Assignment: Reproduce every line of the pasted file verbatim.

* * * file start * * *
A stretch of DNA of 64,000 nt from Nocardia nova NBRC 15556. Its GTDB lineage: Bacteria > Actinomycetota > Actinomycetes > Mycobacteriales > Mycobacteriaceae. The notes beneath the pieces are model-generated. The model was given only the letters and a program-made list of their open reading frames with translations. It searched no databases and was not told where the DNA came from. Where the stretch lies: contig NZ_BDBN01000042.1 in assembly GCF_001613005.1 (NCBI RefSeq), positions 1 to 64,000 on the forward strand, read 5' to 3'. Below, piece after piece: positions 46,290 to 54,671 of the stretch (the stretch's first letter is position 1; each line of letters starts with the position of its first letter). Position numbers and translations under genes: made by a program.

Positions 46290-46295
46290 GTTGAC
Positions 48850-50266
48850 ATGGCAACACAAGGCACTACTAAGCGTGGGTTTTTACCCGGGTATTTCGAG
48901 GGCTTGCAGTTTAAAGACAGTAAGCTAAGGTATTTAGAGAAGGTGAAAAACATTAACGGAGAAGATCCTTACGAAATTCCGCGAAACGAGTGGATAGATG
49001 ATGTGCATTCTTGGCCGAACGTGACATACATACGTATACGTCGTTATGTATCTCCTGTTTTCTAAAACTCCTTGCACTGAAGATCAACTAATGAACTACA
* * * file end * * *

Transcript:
A stretch of DNA of 64,000 nt from Nocardia nova NBRC 15556. Its GTDB lineage: Bacteria > Actinomycetota > Actinomycetes > Mycobacteriales > Mycobacteriaceae. The notes beneath the pieces are model-generated. The model was given only the letters and a program-made list of their open reading frames with translations. It searched no databases and was not told where the DNA came from. Where the stretch lies: contig NZ_BDBN01000042.1 in assembly GCF_001613005.1 (NCBI RefSeq), positions 1 to 64,000 on the forward strand, read 5' to 3'. Below, piece after piece: positions 46,290 to 54,671 of the stretch (the stretch's first letter is position 1; each line of letters starts with the position of its first letter). Position numbers and translations under genes: made by a program.

Positions 46290-46295
46290 GTTGAC
Positions 48850-50266
48850 ATGGCAACACAAGGCACTACTAAGCGTGGGTTTTTACCCGGGTATTTCGAG
48901 GGCTTGCAGTTTAAAGACAGTAAGCTAAGGTATTTAGAGAAGGTGAAAAACATTAACGGAGAAGATCCTTACGAAATTCCGCGAAACGAGTGGATAGATG
49001 ATGTGCATTCTTGGCCGAACGTGACATACATACGTATACGTCGTTATGTATCTCCTGTTTTCTAAAACTCCTTGCACTGAAGATCAACTAATGAACTACA